"A Teenage Hero"
A Review of "Spider-Man: Homecoming" by Nathan H. Box
Director: Jon Watts, Writers: Jonathan M. Goldstein, John Francis Daley, Christopher Ford, Starring: Tom Holland, Michael Keaton, Robert Downey Jr.
Rating: 3 Stars, STREAM!
Our friendly neighborhood Spider-Man begins this movie shortly after his experience with the Avengers in Marvel's "Captain America: Civil War." The young, teenage hero returns home to live with his Aunt May. His attempt to reacclimate to normal high school life after such an out of this world experience is understandably difficult. As a mentee to Tony Stark, Peter/Spider-Man begins to embrace his new role as a hero. With every turn, he tries to prove himself to his mentor. He desperately wants to do more than stop petty crimes and rescue cats stuck in trees but must constantly prove himself to Tony that he is ready for bigger challenges. Before all is said and done, Peter is called upon to use his powers against an arms dealer called Vulture.
Michael Keaton as Vulture is introduced to us via a grievance that determines his path. He and his crew are contracted to help pick up the pieces after The Avengers once again destroy Manhattan. In the middle of their work, they are halted by a new outfit called, Damage Control; a Stark owned group charged with cleaning up the messes caused by the Avengers and their battles. For me, this grievance is a little weak for a plot point that gives birth to a villain but I was willing to let it slide.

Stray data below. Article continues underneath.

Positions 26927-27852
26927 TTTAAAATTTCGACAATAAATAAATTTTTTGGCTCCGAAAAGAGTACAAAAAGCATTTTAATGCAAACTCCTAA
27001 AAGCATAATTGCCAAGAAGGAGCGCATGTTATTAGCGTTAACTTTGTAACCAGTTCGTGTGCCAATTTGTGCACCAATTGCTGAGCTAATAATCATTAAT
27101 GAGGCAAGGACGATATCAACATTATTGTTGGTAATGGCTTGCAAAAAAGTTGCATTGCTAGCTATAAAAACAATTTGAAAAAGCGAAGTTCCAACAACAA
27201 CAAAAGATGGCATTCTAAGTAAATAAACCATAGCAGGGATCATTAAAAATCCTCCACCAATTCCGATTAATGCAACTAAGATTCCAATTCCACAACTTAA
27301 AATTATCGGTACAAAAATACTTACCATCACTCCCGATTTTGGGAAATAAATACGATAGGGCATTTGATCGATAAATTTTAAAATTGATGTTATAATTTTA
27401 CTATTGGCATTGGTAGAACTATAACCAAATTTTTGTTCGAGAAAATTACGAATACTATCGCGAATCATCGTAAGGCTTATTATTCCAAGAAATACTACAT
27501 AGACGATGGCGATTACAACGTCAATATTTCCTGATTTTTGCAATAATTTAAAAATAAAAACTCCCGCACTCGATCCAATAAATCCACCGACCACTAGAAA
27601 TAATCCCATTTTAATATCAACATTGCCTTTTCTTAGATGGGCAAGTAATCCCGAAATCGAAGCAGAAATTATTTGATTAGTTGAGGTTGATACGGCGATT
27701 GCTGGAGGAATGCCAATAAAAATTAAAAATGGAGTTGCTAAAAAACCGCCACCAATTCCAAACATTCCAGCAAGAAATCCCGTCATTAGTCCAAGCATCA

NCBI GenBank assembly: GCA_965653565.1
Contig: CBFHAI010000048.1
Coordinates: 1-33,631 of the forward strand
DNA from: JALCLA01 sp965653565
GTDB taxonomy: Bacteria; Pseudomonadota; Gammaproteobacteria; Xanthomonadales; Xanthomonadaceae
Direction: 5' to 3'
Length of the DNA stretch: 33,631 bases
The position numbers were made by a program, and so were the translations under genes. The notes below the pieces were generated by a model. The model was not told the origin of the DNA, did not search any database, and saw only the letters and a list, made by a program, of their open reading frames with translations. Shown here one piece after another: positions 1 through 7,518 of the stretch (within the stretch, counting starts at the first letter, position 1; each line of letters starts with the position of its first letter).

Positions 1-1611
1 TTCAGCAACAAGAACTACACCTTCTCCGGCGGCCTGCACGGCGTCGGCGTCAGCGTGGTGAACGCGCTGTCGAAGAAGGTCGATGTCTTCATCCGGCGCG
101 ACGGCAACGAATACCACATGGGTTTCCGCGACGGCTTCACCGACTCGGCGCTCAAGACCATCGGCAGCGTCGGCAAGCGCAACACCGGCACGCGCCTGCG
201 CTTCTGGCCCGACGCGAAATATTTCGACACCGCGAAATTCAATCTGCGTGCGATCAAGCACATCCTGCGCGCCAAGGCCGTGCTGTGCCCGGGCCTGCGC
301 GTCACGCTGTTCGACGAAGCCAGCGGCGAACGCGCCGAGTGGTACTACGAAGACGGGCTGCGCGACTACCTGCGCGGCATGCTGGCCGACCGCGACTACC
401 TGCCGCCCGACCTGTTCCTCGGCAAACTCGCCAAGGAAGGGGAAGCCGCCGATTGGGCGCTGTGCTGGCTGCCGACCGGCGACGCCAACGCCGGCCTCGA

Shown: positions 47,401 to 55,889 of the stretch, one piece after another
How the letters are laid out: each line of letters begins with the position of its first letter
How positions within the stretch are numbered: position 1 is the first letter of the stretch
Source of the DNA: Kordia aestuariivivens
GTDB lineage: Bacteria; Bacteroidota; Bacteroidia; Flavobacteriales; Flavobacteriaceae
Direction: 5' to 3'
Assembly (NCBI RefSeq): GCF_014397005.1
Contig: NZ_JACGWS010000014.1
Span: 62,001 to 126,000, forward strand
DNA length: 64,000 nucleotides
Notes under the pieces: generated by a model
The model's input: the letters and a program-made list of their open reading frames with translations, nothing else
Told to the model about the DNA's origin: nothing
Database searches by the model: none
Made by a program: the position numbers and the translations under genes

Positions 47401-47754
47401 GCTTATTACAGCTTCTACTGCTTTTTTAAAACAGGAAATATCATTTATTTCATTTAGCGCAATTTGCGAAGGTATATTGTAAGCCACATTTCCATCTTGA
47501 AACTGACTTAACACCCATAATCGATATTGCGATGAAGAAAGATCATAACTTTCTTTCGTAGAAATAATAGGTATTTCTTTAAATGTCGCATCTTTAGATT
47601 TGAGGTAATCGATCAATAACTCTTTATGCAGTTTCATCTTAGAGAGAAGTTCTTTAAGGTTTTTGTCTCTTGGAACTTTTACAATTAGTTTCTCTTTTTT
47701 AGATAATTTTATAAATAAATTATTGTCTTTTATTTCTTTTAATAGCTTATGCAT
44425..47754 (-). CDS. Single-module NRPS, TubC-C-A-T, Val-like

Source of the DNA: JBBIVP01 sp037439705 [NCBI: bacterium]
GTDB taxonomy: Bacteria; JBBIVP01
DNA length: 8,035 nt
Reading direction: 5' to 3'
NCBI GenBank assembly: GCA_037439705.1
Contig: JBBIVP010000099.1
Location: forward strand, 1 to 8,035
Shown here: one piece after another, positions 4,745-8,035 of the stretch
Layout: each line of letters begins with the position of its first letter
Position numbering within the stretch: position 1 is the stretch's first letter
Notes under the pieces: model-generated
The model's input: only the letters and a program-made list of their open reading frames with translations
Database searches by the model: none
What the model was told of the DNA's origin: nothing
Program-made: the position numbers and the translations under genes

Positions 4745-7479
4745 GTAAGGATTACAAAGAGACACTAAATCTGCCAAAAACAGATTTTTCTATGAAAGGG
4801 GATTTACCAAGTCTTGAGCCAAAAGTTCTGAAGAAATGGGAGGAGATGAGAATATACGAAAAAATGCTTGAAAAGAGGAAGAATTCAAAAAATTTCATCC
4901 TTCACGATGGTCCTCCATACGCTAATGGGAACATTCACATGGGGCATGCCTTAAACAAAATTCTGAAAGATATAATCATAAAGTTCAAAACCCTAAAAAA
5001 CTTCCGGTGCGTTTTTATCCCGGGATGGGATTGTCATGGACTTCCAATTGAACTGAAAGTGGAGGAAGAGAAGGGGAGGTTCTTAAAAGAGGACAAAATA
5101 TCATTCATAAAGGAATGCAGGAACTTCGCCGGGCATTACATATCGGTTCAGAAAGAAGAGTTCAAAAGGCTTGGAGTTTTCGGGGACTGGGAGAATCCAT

Throughout the film, some of the most endearing scenes are those in which Peter tries to come to terms with his new life a hero. He wishes and desires for more but finds himself constantly stuck in the weeds handling small crimes. For me, these scenes grounded the hero and made him more relatable. It was also the closest iteration of the comic book Spider-Man we've seen to date. In the Marvel Universe, everyone is an adult and possess a fantastic backstory of how they came to be. I think we often forget Peter acquired his powers in high school; without a doubt the most awkward period of our lives. In this film, he acts like a teenager trying to make his way in the world while at the same time attempting to prove himself. This approach in the screenwriting is much appreciated by me.
While I won't give anything away, this film possesses one of the best plot twists I have ever seen in the Marvel Universe. It shocked me in the theater but also added another layer to Keaton's Vulture. It made his fight about more than a grievance and shifted some of the blame on the 1%.
Finally, this movie relaxed the CGI, which is much appreciated by me. The final 20 minutes of the film didn't end in an organism of computer graphics. The boss battle seemed real and authentic. It seemed like two people really going at it.
As far as my verdict is concerned, I think this is a fine superhero movie. It didn't stir much emotion within me nor did I feel a real connection with the characters. What I did appreciate was its new approach to Peter Parker and for that, I think it is a perfect movie to stream.
Be good to each other,